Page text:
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Congress needs to make it clear that lying to lawmakers has consequences


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Philip Wegmann

 December 14, 2018

Sens. Jerry Moran, R-Kan., and Richard Blumenthal, D-Conn., accused the former CEO of the U.S. Olympic Committee of lying to Congress and referred the matter to the Department of Justice.

The CEO in question is Scott Blackmun, and according to the senators, he made “materially false statements contained in his written testimony” concerning the Olympic Committee's handling of abuse allegations against USA Gymnastics team doctor Larry Nassar.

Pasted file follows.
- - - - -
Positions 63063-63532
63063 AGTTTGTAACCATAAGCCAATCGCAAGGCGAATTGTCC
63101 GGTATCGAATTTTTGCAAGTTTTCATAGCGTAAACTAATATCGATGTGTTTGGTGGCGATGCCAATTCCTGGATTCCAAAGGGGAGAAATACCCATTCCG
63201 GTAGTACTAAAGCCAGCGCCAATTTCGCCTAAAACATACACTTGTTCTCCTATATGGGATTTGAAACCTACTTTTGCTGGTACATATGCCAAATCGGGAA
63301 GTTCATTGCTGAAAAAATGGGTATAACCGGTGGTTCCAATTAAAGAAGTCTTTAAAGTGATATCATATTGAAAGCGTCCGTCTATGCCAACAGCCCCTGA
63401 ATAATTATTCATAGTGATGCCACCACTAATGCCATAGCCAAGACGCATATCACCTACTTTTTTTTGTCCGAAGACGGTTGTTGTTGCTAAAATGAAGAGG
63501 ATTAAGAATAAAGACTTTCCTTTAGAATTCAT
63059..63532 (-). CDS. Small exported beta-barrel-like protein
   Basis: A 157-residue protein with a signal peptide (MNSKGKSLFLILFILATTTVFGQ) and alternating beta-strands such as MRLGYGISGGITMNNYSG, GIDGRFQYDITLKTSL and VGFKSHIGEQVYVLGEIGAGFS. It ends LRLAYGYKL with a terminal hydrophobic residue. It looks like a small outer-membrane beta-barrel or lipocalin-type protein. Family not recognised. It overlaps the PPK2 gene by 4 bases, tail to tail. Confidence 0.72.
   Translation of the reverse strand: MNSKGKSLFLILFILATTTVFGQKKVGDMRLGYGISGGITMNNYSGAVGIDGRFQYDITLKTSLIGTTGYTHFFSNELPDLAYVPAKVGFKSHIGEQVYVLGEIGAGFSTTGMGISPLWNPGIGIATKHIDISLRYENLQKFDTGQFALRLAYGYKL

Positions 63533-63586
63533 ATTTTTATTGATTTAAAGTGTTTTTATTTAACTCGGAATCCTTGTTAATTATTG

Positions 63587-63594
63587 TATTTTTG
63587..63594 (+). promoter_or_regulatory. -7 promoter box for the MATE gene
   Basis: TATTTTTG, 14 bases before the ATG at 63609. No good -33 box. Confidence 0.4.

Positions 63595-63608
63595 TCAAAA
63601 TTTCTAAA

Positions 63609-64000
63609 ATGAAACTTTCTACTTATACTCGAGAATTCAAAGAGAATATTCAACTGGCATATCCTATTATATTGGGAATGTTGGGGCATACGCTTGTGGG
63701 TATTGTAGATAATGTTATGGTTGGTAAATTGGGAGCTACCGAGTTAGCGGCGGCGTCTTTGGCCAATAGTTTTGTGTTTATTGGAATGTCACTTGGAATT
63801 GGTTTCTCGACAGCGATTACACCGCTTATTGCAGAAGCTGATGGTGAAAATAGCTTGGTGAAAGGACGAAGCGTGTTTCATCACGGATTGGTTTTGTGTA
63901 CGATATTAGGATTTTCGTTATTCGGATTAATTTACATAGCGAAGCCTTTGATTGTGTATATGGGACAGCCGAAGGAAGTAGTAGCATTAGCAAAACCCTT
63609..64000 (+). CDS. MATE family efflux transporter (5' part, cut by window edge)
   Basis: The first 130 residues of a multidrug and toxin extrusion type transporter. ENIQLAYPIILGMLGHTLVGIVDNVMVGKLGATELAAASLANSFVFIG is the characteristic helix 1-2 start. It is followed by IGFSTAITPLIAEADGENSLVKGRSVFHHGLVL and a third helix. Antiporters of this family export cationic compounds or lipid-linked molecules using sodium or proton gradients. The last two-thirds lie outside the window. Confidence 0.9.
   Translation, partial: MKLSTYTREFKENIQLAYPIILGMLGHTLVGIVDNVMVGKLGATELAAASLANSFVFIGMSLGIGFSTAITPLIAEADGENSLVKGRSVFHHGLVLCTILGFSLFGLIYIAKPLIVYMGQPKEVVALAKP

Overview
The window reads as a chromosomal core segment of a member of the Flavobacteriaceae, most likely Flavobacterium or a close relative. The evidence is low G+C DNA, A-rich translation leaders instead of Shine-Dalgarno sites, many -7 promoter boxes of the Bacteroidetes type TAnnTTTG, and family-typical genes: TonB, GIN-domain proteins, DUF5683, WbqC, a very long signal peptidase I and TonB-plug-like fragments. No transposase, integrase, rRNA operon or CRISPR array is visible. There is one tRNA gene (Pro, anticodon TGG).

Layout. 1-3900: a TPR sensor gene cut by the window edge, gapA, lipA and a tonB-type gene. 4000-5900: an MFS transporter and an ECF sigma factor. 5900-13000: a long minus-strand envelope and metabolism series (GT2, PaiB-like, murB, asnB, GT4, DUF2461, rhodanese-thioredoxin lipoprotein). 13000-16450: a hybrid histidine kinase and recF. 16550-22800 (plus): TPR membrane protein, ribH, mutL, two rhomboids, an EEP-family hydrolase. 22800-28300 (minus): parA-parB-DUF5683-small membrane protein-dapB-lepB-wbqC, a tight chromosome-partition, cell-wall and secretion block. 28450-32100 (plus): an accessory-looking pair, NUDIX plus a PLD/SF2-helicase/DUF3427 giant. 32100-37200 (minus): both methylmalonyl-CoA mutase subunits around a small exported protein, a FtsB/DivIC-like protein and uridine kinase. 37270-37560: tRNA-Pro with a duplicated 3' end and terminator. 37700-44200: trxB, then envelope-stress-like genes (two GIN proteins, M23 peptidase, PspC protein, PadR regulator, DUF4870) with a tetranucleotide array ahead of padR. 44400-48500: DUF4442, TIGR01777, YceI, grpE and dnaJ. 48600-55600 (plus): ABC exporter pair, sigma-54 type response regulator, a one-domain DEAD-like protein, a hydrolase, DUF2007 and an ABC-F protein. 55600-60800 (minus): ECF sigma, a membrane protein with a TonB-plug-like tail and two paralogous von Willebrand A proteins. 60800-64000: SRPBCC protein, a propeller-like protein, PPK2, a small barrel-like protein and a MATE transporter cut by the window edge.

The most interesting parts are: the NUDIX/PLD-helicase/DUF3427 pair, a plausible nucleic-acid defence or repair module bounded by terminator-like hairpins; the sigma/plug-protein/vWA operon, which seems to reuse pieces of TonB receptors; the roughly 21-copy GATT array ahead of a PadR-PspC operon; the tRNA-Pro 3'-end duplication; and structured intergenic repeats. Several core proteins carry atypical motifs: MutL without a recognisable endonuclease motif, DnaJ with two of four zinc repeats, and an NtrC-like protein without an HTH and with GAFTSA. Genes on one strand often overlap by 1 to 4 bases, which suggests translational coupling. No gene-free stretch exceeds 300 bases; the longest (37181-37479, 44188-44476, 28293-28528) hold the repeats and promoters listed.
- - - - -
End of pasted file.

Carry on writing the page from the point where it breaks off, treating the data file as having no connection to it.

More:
Lying to lawmakers is punishable by either a fine, five years in prison, or both.

Also, Congress needs to flex its muscle again. Legislators have surrendered so much of their power in exchange for political cover to make themselves anemic. They are regularly disregarded by administrative agencies, and they put up with it rather than doing their constitutional duty.

Congress can begin to repair this damage by making it clear that it doesn't take lying lightly. Moran and Blumenthal have done a good thing by referring him to DOJ. They ought to prosecute. The public would be supportive, the Constitution would be repaired, and an important precedent restored.


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